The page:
|48th Virginia Volunteer Infantry Regiment|
Flag of Virginia, 1861
|Active||September 1861 – April 1865|
|Allegiance||Confederate States of America|
|Engagements||American Civil War: Jackson's Valley Campaign-Seven Days' Battles-Second Battle of Bull Run-Battle of Antietam-Battle of Fredericksburg-Battle of Chancellorsville-Battle of Gettysburg-Battle of Cold Harbor-Siege of Petersburg-Appomattox Campaign|
The 48th Virginia Volunteer Infantry Regiment was an infantry regiment raised in Virginia for service in the Confederate States Army during the American Civil War. It fought mostly with the Army of Northern Virginia.
The 48th Virginia, organized at Big Spring, near Abingdon, Virginia, in September 1861, contained men from Scott, Washington, Smyth, Lee, and Russell counties. It fought in Jackson's Valley Campaign and later was assigned to General J.R. Jones' and William Terry's Brigade, Army of Northern Virginia. The 48th participated in many conflicts from the Seven Days' Battles to Cold Harbor, then was involved in Early's Shenandoah Valley operations and the Appomattox Campaign. It was organized with 912 officers and men and had a force of 800 in May, 1862. The unit reported 17 casualties at Cross Keys and Port Republic, 62 at Cedar Mountain, 24 at Second Manassas, 7 at Fredericksburg, and 103 at Chancellorsville. Of the 265 engaged at Gettysburg more than twenty-five percent were disabled. Only 4 officers and 38 men surrendered. The field officers were Colonels John A. Campbell, Robert H. Dungan, and Thomas S. Garnett; Lieutenant Colonel Oscar White; and Majors James C. Campbell, Wilson Faris, and D. Boston Stewart.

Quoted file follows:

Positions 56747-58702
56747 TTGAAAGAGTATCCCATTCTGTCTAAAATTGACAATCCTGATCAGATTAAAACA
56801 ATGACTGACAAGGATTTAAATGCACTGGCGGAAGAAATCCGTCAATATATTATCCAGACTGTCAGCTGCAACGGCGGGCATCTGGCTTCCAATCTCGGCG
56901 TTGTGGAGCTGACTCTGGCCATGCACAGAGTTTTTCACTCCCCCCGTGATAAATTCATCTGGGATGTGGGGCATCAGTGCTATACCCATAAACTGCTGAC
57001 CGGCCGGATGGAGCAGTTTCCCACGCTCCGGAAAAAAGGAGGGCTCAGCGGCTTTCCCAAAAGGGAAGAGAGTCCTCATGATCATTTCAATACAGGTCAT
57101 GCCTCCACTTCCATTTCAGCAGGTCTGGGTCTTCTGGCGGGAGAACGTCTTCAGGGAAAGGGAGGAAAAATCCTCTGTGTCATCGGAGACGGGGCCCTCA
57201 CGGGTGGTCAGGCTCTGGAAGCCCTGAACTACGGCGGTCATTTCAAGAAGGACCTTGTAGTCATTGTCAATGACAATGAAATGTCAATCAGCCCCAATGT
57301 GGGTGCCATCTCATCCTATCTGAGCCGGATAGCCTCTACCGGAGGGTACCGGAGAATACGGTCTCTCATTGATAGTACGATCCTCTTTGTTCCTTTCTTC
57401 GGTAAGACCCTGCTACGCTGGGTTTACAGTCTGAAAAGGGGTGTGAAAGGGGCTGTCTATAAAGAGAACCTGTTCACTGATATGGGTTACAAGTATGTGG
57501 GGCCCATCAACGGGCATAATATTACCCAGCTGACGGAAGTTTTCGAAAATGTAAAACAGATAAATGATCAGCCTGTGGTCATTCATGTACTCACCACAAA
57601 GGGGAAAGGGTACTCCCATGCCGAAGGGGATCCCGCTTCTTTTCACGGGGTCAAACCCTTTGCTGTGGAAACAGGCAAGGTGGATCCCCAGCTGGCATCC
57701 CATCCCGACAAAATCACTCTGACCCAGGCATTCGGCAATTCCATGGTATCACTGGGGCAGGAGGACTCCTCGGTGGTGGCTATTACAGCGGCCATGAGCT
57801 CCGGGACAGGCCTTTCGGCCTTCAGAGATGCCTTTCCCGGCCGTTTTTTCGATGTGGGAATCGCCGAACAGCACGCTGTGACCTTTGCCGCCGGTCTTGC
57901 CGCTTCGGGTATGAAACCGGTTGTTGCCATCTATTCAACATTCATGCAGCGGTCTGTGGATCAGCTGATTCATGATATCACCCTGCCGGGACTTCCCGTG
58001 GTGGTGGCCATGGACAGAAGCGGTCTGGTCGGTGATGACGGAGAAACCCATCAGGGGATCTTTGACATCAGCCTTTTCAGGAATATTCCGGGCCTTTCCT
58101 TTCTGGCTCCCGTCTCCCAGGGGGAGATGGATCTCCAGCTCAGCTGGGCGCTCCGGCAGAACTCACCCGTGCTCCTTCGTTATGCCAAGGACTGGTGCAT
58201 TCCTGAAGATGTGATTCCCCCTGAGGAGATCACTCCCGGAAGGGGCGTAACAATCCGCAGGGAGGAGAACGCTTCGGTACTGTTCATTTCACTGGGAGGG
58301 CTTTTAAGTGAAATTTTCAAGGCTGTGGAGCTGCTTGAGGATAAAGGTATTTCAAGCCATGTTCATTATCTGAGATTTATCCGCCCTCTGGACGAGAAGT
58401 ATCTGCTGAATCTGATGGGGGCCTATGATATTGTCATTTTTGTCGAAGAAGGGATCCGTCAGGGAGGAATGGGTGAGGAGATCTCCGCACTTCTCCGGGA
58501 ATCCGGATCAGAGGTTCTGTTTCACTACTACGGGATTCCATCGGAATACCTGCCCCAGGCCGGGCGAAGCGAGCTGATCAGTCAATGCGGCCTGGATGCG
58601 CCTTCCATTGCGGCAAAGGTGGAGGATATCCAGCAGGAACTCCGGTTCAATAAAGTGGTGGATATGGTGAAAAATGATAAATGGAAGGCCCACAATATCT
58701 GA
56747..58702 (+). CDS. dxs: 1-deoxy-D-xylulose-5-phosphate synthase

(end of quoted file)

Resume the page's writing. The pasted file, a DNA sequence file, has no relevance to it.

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- This article incorporates public domain material from the United States Government document "Civil War Soldiers and Sailors System, National Park Service".
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